At times, the pace of life in Argentina can be a little hectic. Buenos Aires especially moves at just one speed – fast forward – and while that is part of its charm, there are occasions when one needs to step away from the urban rat race and, say, spend a few hours walking around in the great outdoors pursuing a little white ball. A round of golf is the perfect antidote to inner-city blues…
Daniel Colasimone is an Australian freelance writer based in Buenos Aires since 2006. He writes on travel, football, food, wine, culture and history - if it can all fit in the same article, even better. He is the creator and editor of the Argentina Football World website (http://www.argentinafootballworld.com/) which, while not turning any kind of profit, at least gets him free entry into a few football games. It has taken five years and thousands of pesos for local bar and restaurant staff to acknowledge him as a regular customer and hand over the occasional Limoncello gratis, so he feels leaving Argentina now would be a tremendous waste of effort.
In the booming Argentina of the 1920s, the hip place to look to for ideas if you were an artist or intellectual was mother Europe. Jazz had just become all the rage over there, and hence arrived in Argentina not via the United States, but rather from the likes of Paris, London and Berlin. As the ‘new’ music began to take off in Buenos Aires in the ‘30s, it met with some resistance from certain quarters who viewed it as too foreign, and a threat to traditional types of music such as folklore and tango.
This year Los Pumas, Argentina’s celebrated national rugby team, will end one chapter of their history and begin an exciting new one. Their gruelling quest for international recognition as a true rugby power will finally be completed in Cape Town on August 18 when the Argentinian rugby team takes on South Africa’s Springboks in this year’s edition of The Rugby Championship, the Southern Hemisphere’s elite annual tournament. A week later, on August 25, history will be made again as Argentina play their first home game of the competition in Mendoza.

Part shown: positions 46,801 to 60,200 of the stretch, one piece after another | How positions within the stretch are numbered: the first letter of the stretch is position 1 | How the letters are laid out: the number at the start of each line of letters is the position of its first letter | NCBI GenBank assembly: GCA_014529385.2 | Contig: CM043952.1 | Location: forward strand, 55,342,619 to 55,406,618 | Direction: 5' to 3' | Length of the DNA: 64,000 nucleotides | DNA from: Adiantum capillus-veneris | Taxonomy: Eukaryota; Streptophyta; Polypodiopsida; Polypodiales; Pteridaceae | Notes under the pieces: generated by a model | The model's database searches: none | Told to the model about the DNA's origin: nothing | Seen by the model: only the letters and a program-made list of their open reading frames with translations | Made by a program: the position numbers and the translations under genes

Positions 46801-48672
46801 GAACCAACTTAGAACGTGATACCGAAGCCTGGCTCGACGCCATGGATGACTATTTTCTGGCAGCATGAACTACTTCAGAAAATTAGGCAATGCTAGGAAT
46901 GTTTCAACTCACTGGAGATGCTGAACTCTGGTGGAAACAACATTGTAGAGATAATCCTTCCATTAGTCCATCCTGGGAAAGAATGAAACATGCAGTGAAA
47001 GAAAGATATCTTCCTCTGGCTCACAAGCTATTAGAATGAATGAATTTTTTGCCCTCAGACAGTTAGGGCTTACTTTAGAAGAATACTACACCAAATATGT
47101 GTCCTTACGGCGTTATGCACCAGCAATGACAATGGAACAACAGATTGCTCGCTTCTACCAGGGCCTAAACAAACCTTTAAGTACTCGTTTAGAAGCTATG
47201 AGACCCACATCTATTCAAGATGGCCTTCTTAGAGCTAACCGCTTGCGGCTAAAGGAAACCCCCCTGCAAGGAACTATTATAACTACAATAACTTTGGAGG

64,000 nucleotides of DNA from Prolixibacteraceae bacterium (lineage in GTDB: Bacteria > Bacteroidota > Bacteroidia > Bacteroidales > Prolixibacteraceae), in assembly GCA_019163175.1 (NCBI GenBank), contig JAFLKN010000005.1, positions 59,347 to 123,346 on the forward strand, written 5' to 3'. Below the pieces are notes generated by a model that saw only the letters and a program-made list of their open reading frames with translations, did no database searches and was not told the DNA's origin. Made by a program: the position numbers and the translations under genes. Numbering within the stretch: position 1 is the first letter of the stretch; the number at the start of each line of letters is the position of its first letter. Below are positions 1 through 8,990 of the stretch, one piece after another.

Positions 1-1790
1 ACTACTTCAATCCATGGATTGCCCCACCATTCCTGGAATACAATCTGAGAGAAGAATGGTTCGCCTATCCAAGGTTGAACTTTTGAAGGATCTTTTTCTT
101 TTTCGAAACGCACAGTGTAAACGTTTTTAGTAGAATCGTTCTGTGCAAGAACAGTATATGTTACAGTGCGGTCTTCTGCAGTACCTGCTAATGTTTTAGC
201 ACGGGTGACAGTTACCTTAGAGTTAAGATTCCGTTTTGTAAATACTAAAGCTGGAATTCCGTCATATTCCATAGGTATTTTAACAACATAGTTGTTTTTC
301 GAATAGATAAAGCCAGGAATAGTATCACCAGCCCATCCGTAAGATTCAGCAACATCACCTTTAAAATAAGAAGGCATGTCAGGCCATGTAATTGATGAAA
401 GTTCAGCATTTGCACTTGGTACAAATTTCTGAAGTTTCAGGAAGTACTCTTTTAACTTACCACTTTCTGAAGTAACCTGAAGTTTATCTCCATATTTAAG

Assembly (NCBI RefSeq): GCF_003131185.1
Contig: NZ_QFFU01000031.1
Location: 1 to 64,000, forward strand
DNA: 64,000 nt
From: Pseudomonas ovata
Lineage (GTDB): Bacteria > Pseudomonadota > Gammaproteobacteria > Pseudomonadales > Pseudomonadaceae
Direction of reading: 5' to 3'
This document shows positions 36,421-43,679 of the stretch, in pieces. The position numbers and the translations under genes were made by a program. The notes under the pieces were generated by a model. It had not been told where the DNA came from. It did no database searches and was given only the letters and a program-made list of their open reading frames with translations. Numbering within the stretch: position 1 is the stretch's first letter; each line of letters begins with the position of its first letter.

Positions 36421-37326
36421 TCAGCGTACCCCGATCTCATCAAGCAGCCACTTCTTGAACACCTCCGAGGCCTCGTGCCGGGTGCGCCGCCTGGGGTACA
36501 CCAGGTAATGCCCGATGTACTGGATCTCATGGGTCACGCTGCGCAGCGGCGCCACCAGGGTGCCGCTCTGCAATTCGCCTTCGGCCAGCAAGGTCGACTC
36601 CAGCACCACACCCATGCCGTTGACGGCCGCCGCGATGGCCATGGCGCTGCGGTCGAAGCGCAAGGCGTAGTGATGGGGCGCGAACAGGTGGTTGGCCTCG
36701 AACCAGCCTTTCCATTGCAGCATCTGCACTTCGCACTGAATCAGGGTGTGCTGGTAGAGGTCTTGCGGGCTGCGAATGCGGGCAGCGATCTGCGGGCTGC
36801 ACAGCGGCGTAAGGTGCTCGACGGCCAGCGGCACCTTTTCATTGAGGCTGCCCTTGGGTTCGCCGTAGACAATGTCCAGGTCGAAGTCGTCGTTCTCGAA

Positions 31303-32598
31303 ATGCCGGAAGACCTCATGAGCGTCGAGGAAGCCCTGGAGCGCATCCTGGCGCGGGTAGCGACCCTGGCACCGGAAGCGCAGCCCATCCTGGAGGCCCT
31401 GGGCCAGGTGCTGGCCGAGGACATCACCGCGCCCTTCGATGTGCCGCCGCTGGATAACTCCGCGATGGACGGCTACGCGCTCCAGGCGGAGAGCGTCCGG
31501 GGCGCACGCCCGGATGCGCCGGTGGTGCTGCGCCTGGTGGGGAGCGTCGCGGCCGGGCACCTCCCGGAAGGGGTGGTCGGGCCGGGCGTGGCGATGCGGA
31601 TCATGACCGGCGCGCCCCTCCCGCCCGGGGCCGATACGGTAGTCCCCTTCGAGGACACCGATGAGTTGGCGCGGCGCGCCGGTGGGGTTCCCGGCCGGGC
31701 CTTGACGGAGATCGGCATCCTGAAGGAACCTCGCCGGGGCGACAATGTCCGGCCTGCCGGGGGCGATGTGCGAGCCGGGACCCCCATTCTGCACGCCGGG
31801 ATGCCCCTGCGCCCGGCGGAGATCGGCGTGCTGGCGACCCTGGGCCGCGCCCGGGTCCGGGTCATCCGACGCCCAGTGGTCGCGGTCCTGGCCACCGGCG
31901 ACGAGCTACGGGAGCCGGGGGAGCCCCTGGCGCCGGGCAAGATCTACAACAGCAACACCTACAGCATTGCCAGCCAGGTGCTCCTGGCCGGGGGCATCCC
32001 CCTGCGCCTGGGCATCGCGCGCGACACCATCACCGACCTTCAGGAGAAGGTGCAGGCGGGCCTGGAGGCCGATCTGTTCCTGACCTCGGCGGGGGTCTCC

The Argentine football league varies in quality from entertaining and unpredictable to scrappy and, well… unpredictable. The one thing for which it can be relied on, however, is its ability to produce a seemingly endless stream of talented youngsters – the best of whom inevitably end up moving to Europe’s richest leagues and quite often, to international superstardom.
Lionel Messi is universally admired wherever in the world football is watched – except in his native Argentina. It would be a gross oversimplification to say that Messi is unloved in Argentina. But he is certainly subject to more denigration and skepticism in his homeland than anywhere else in the world. Read on to find out about the main criticisms leveled against him and how much truths lies behind them.
Argentinian primera división (top division) football is full of historical rivalries that are both notorious and colourful. This footballing folklore more often than not manifests itself in cheeky banter between opposing sets of fans. At times it famously descends into wanton violence. Teams define themselves by who they despise. Chants that can be heard in stadia every weekend are full of such insulting language about opponents that uttering such things publicly in most countries would get you arrested.